26 décembre 2013

Southern Nations, Nationalities and People's Region

SNNPR is and interesting part of Ethiopia with a great concentration of ethnic groups and their many traditions.

The simple way to visit this region is to book a tour from Addis Ababa. Then, you spend the next 5 days jumping in and out of your Land Cruiser to snap pictures of as many different tribes as you can. This sort of human safari didn't really appealed to us. We decided to visit independently and to rely on public transport and market days to meet people.

Arba Minch

First stop: the perfectly located town of Arba Minch near the twin lakes Chamo and Abaya. This place turned out to be beyond our expectations with the comfortable Arba Minch Tourist Hotel overlooking a very appealing garden restaurant. Also, the nearby Paradise Lodge, perched on the edge of a cliff, gave us an incredible sunset view of both lakes and the Nechi Sar National Park below.

Dorze

A lovely day trip from Arba Minch took us high in the mountains above, where the Dorze people make their homes. They have a unique way of building them by weaving bamboo and by shaping the grass rooves like an elephant face to remember the long gone giants from this region. This group of people also has the particularity to use enset or "false banana tree" for many purposes. Other than using the leaves to construct their rooves, they also use it for food. The fresh pulp, which smells like cucumber, is left in the ground to ferment into a white paste that resembles cheese. This substance is then cooked like a flat bread and served with wild honey and chillies. It really tasted good!

The village has a pottery and cotton weaving cooperatives; but for us, their best initiative is the local guide association. All the proceeds from the tourist visits are used to improve the conditions of the entire community. The result is very good for the visitors, since you don't get harassed for money all the time and people seemed genuinely happy to see you.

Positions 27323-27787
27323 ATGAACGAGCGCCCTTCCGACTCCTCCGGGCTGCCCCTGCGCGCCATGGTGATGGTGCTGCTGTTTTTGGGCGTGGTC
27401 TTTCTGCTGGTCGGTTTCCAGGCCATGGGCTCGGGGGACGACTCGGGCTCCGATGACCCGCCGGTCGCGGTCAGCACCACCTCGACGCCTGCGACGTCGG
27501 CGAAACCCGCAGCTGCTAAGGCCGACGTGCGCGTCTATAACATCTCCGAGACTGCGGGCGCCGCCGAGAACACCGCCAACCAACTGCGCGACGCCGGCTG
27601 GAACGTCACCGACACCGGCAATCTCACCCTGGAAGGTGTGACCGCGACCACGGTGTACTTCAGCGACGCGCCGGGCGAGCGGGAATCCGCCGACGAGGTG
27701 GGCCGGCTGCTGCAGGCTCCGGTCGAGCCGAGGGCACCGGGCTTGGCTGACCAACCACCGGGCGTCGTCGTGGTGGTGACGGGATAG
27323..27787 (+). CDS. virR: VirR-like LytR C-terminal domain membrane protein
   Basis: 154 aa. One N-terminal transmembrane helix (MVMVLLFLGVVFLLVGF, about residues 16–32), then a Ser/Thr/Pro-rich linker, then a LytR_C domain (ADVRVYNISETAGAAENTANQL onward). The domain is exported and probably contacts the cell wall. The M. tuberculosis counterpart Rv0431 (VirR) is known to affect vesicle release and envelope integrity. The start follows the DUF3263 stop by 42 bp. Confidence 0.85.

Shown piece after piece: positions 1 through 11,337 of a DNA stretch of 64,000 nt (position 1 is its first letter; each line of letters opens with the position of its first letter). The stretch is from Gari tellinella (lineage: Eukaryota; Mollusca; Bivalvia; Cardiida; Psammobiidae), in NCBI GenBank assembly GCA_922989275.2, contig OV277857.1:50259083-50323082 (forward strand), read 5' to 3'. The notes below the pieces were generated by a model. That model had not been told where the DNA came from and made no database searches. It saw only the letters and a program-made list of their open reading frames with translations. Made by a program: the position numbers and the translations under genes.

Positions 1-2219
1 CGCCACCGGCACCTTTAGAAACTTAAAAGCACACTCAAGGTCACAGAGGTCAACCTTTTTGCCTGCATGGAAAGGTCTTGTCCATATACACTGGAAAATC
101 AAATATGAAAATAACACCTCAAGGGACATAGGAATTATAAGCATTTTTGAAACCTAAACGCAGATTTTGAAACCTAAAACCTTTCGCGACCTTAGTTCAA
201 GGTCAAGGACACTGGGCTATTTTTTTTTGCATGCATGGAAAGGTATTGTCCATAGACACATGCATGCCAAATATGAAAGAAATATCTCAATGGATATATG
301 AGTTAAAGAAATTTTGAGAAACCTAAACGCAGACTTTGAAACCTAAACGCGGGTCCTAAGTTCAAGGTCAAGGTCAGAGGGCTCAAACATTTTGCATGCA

Mursi

After Dorze, we headed down to the Lower Omo Valley, to catch the large market of Jinka. Since we didn't have our own wheels, we had abandoned the idea to visit the Mursi tribe who lives in the nearby Mago National Park. Luckily, we met with a local guide who can speak their language and could organise a visit in the park. It wasn't cheap, but since he had a great relationship with many Mursi villagers, we had the unique opportunity to sit under a tree with the men, listening to their stories and trying their food: a communal calabash of fermented cow milk, shorgum paste and wild cabbage. We spent a bit of time watching their women, with their impressive lip plates and scarification, while they were grinding the shorgum. Things got spoiled and the human zoo started when another car of tourists arrived. They came out of their vehicle shooting photos immediately and handing out excessively high amount of cash, without any interest to visit the village. After that, it was just about the money villagers could make by posing for photos.
 
Turmi and the Hamer

Our guide for the Mago National Park, being of the Hamer tribe himself, convinced us to make the trip to Turmi, in time to see the weekly market. It turned out to be more about adventurous transportation than cultural encounter! First, we had to sit on the back of motorbikes for a 120km journey on dirt road. Needless to say that we had the required flat tire along the way.